Best time to visit - March,April,May,June,September,October
According to traditional etymology, Dharamshala translates to 'spiritual dwelling'. The calm expanse of the Dhauladhar Ranges enveloping this city grants it a rich history of spirituality and attracts thousands of travellers from around the globe, looking for that very bliss. Homestead of the Dalai Lama and innumerable other Tibetans, Dharamshala boasts of beautiful monasteries all around, such as those within the Tsuglagkhang Complex, which also houses the Tibetan Leader's official residence. Other attractions include the Kalachakra Temple, which houses some hypnotisingly beautiful murals, the Tibet Museum and the Namgyal Gompa, where monks can be seen engaged in animated debates in the afternoon. Apart from the spirituality, this charming little city also hosts International Film festivals, local fairs, Shoton Spring Festival and the vibrant Tibetan Opera- 'Lhamo. The city is usually dormant with regard to adventurous activities, but for those thrill seekers and nature lovers around, an adrenaline rush always awaits them. Some resorts provide opportunities for paragliding, flying fox, rock climbing, zip lining, rappelling and even night camping. Treks through the magical hills and forests are always invaluable, the most cherished one being, the trek to the snowy peaks of Triund. Dharamshala's vast Tibetan population gives way to charming little kitchen cafes serving the most lip smacking Tibetan dishes, that too at very affordable prices (below Rs 500 for two). Dishes such as thenthuk, thukpa, chocolate and meat medallions are a huge hit with most travellers that have visited and sought refuge in this city's mystical spread.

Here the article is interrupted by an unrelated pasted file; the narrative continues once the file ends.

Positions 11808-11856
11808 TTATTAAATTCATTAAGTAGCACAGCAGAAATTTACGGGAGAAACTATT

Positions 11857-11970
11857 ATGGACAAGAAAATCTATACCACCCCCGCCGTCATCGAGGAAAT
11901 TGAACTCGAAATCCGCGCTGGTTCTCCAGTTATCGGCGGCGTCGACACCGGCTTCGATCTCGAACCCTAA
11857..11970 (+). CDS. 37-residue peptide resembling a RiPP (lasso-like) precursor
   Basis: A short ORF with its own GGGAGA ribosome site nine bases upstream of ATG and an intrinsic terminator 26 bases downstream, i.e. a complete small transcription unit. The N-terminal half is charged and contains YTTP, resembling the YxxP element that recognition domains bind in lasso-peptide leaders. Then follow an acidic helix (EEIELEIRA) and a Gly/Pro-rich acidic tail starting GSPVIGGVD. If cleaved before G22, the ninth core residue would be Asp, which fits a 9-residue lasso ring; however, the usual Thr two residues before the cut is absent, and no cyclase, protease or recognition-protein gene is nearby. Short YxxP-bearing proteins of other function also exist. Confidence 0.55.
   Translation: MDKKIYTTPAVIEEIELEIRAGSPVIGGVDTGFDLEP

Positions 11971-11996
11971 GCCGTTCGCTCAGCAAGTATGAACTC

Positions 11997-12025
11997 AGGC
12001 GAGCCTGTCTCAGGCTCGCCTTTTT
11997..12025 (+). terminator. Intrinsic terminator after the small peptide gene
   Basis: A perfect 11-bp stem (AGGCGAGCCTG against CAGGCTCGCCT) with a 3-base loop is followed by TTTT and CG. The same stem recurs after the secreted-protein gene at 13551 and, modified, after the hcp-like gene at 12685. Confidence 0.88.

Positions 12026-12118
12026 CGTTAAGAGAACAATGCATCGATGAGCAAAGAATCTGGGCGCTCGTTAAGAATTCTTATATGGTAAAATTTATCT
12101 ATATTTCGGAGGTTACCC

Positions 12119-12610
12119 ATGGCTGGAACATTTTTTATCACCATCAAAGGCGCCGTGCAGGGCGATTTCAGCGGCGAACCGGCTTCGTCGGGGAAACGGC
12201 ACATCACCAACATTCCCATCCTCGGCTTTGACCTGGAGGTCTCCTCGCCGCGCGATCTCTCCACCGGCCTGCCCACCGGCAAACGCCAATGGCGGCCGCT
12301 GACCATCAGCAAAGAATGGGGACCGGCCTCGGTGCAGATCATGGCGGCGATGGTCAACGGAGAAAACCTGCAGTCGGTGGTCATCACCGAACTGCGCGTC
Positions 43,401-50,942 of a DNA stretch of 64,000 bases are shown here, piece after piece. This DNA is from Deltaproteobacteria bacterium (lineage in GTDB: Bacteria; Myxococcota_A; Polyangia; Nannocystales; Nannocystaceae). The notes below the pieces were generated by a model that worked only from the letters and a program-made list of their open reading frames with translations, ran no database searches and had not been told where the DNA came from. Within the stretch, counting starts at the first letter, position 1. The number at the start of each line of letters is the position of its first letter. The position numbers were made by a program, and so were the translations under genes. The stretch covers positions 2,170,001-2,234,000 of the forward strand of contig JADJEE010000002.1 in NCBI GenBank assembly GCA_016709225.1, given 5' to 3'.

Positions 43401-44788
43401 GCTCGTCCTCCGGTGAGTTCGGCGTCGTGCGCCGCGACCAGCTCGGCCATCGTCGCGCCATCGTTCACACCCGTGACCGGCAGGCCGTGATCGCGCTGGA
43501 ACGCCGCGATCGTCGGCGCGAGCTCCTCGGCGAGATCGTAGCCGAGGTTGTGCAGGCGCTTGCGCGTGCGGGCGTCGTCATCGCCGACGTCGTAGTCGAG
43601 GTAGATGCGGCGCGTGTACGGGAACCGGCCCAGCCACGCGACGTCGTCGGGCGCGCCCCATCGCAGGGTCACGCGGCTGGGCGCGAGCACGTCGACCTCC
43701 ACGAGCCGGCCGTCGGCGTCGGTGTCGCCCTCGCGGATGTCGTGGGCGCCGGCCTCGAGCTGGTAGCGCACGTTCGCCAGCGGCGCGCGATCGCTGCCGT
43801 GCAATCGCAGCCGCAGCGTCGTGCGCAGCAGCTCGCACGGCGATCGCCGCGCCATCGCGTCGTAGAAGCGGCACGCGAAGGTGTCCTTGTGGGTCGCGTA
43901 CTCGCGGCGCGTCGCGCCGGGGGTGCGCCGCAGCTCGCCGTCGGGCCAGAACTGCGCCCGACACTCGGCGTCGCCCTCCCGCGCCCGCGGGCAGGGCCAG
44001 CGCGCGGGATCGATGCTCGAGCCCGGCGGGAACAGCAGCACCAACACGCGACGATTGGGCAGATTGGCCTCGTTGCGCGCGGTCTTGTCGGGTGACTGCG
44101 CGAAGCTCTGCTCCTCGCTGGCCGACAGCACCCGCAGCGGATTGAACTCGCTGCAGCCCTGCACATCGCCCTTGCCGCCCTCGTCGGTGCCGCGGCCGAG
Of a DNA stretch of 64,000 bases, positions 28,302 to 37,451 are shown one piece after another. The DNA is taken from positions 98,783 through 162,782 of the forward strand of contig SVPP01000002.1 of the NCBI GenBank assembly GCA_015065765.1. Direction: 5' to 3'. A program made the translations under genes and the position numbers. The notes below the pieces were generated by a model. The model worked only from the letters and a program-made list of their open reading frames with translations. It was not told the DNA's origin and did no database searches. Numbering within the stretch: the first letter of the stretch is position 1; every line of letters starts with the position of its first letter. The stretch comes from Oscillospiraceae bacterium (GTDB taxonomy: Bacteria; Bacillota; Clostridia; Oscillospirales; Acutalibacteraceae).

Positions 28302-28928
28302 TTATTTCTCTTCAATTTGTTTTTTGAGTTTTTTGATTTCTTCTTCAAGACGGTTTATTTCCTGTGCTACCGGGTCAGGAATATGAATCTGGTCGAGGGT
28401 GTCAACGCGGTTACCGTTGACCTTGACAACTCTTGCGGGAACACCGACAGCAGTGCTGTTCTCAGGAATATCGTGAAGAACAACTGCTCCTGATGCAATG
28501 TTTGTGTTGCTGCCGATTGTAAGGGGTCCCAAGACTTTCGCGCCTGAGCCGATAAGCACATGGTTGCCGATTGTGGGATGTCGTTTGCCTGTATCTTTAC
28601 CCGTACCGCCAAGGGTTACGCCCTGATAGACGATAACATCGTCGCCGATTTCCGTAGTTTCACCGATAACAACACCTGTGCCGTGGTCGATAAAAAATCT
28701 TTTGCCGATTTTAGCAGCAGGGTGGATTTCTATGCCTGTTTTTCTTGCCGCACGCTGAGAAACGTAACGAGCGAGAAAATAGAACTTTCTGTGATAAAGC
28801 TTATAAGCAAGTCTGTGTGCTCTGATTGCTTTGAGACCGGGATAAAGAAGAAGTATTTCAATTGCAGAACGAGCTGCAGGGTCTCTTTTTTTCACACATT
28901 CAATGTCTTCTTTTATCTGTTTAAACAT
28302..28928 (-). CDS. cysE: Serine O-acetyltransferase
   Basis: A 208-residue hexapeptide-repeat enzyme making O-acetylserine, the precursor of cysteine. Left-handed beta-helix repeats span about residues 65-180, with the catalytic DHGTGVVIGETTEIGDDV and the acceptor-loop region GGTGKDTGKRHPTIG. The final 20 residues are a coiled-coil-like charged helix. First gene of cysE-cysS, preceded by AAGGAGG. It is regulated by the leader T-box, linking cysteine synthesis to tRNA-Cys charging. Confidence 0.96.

226 Kms from TashiGong
Best time to visit - February,March,April,May,June,October,November